Conventionally a startup's progress is measured by revenue, traction, funding, etc.

Part II of the report puts forward a way of seeing startups by their primary challenge, and therefore how they can be most helpfully supported.

There are five archetypes:

  • Team Formers
  • Proposition Seekers
  • Customer Hunters
  • Model Clarifiers
  • Scalers

For each, the report points out its needs and common pitfalls.

4

Toba Boca, genius makers of smartphone toys for kids, have released a gentle, gorgeous woodland snowglobe called Toca Nature.

It doesn't persist, you re-make your world each time you play. You don't raise and lower the land, you make lakes for beavers and mountains for wolves. You make little discoveries. You don't look up at the sky, you look into the forest.

I've always been taken by the Wood Between the Worlds in the Narnia books. A transitional forest outside time and space, in the gaps between the eleven worlds. A quiet woodland pond for each world, step into it and--

Filtered

1.

Maybe I should be adopting Michael Sippey's low-pressure philosophy for 'filtered': I used to blog; I haven't in a while. I miss it. So this is trying something new, without the daily pressure of a capital B Blog, or the content pressure of a the capital E Essay. Start a new draft post on Monday, dump things in it over the week, rewrite and cull along the way, what’s left gets published on Friday. Let’s see how long I keep this up.

Low-pressure filtering? Cold brew blogging.

It's a philosophy that seems to be working.

2.

Long read on The Knowledge from the New York Times Style magazine. the Knowledge is the examination taken by black cab drivers in London... deep knowledge of 25,000 streets and everything on them.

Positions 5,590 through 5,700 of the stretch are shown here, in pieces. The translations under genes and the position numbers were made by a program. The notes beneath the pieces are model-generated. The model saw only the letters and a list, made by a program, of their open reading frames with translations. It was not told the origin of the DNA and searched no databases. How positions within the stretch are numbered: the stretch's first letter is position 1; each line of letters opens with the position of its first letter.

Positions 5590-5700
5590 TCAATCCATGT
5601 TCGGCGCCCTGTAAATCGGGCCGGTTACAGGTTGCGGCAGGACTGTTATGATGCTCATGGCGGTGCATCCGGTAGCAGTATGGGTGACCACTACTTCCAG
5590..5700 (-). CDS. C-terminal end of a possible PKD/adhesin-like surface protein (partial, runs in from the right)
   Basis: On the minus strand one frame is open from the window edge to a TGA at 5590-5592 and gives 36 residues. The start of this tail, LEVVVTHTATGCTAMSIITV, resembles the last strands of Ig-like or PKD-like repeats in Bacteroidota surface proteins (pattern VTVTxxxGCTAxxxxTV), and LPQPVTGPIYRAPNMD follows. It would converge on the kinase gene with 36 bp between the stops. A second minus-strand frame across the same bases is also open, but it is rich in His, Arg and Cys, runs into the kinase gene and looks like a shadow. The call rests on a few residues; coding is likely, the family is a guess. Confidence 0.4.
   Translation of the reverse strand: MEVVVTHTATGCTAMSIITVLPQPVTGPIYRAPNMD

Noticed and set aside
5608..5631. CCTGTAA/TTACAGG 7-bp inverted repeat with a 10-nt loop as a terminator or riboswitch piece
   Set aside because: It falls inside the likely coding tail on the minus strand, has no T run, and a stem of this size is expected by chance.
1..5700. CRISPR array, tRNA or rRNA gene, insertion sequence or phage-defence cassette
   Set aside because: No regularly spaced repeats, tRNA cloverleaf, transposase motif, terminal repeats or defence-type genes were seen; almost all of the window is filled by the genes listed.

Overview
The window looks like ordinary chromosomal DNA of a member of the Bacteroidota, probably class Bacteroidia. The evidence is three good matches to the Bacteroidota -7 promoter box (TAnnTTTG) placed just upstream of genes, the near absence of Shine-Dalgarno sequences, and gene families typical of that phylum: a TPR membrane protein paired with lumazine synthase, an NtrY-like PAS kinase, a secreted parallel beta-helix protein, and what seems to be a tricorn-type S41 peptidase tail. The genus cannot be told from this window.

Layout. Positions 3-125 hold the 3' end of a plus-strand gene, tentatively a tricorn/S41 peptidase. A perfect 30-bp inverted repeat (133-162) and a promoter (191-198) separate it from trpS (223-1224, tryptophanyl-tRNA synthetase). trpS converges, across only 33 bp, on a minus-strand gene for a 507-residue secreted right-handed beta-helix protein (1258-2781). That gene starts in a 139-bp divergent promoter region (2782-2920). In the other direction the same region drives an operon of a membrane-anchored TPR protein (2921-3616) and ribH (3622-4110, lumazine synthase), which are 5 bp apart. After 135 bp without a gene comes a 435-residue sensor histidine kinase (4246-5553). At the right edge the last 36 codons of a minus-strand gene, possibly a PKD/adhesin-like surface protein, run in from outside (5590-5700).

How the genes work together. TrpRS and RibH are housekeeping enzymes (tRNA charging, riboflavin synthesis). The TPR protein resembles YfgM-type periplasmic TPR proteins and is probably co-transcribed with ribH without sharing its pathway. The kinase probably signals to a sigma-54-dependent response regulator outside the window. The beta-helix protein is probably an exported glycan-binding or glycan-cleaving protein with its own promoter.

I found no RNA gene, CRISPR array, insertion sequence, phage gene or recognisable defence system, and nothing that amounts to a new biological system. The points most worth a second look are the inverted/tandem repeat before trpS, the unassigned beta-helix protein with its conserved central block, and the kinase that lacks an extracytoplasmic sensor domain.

Fascinating how revision works and how the test works. Revision: A series of 320 runs across central London that you rehearse by crossing on a motorbike and taking notes. The test: Verbal, over many months, increasing in complexity and frequency. There is no such thing as "failing" the Knowledge. You can either quit, or persevere and pass.

3.

An Interview with Stanley Kubrick by Joseph Gelmis, 1969. I referenced Kubrick and 2001 a ton at my Web Directions talk (video online soon apparently). Two favourite quotes:

Actually, film operates on a level much closer to music and to painting than to the printed word, and, of course, movies present the opportunity to convey complex concepts and abstractions without the traditional reliance on words. I think that 2001, like music, succeeds in short-circuiting the rigid surface cultural blocks that shackle our consciousness to narrowly limited areas of experience and is able to cut directly through to areas of emotional comprehension.

And:

One of the things we were trying to convey in this part of the film is the reality of a world populated -- as ours soon will be -- by machine entities who have as much, or more, intelligence as human beings, and who have the same emotional potentialities in their personalities as human beings. We wanted to stimulate people to think what it would be like to share a planet with such creatures.

4.

A Ranking of All 118 Sweaters Seen on Twin Peaks.

Diligent.

Slideshow here.

Tap tap

Hello. Hello? Is this thing on?

I was at a conference last week and the closing speaker, Tobias, ended his presentation by saying I'm Sorry instead of Thank You.

I liked that. I'm sorry. Hello.